Family of Man
In a direct response to the horrors of World War II, Museum of Modern Art Director of Photography Edward Steichen, curated a photographic exhibit called Family of Man to portray the human experience in all of its iterations across nations. Universal in its approach Family of Man was a show of global accord and was funded, in part, by the United States Information Agency, an arm of the American government created to propagandize American life worldwide.
Meant to explore life from birth to death, the exhibit featured the work of photographers from the United States, Canada, South and Central America, India, Japan and Europe. The show was divided into 42 sections including “Revolt,” “Faces,” “Government,” “Childhood Magic,” “Pregnancy,” “Nursing Mothers” and more.
In many ways, Family of Man seemed made for Nell Dorr’s work which featured prosaic daily subjects as exemplars for the larger human experience. Dorr contributed an image of Tasha Tudor as a “Nursing Mother” as well as images to Mothers & Babies, Aspirations, and Childhood Magic sections of the exhibit. Her pictures hung in the company of the works of legendary photographers like Gordon Parks, W. Eugene Smith and Magnum photographers like Henri Cartier-Bresson and war photographer Robert Capa, who was known for his World War II images.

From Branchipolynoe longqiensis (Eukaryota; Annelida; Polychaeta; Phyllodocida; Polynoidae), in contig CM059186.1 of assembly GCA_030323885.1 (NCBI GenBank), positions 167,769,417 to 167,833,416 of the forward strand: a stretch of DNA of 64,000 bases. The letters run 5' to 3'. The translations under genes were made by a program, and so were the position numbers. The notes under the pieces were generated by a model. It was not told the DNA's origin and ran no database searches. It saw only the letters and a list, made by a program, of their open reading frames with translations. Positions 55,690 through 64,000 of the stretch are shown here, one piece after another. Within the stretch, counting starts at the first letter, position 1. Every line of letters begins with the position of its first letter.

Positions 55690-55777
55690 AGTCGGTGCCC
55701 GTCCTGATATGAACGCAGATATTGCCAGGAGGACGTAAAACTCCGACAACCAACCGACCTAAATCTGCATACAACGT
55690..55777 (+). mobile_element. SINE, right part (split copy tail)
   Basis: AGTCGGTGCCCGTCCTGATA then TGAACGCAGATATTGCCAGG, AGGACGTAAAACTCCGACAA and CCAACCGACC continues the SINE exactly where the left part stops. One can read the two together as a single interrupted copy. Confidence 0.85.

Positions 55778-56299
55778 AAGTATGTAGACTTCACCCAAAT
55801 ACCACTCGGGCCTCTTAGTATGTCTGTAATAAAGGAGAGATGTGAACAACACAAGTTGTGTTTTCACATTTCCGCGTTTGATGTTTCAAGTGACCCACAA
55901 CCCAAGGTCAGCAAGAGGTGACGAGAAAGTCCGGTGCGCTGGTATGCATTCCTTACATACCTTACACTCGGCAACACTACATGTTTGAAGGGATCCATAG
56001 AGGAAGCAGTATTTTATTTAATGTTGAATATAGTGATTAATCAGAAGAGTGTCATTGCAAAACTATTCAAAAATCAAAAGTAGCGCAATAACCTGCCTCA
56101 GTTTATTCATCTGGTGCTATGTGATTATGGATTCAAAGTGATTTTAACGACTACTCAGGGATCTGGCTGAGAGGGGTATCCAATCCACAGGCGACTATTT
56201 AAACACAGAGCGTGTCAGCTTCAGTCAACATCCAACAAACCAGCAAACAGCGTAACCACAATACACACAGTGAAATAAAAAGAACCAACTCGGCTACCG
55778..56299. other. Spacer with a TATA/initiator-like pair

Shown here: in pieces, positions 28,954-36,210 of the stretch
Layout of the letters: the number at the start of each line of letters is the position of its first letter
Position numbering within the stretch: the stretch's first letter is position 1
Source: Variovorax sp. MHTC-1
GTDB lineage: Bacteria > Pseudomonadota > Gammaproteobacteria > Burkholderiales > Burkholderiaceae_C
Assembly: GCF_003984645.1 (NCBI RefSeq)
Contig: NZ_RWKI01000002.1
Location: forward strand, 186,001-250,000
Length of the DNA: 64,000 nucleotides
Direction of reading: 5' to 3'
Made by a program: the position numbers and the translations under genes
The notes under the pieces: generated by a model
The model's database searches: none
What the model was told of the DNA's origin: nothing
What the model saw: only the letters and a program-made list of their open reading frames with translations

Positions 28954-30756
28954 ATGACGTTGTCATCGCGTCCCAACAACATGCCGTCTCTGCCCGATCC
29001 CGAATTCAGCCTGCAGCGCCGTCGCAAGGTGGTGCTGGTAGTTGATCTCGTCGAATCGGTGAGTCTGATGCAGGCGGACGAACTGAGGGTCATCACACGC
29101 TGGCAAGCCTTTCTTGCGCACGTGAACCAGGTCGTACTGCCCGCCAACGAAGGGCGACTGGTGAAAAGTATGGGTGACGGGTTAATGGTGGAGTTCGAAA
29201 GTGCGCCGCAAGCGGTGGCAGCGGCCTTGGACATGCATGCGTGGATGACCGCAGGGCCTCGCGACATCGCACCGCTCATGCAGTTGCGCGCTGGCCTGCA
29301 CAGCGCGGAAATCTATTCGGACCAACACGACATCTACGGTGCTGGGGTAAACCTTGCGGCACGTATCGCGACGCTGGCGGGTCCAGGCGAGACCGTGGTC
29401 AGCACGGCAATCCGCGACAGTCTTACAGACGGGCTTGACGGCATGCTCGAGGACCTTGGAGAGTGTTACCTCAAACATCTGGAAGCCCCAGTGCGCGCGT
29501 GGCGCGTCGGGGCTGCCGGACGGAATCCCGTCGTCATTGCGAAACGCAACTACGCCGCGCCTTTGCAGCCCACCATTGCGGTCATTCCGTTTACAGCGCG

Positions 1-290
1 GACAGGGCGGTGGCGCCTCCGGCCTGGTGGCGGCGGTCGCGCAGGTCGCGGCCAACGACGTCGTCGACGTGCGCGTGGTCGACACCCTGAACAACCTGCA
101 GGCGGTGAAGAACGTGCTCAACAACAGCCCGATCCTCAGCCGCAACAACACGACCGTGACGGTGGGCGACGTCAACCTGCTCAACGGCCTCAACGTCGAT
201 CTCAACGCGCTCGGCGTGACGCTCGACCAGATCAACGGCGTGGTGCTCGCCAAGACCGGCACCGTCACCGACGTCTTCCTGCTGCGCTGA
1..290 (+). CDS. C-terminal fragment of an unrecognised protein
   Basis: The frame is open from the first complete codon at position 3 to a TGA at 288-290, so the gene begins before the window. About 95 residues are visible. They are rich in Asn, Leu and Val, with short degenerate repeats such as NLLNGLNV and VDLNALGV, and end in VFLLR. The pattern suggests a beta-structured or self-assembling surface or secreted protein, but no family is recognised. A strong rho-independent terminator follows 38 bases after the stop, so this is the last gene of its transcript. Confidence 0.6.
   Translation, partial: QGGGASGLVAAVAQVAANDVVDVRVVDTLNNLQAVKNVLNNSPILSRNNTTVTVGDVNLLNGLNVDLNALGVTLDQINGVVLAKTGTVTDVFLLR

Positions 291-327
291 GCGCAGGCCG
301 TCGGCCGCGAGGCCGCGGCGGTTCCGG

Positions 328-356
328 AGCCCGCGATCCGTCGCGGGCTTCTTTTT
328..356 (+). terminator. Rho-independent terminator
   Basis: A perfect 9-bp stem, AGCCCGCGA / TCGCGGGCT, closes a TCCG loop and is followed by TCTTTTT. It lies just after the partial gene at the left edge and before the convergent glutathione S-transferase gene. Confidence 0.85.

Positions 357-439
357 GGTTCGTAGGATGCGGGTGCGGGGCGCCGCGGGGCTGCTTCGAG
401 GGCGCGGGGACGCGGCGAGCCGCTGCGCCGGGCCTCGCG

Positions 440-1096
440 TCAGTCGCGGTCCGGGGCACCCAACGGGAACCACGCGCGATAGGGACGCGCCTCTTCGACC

Family of Man toured the world for eight years during which nine million visitors saw the show.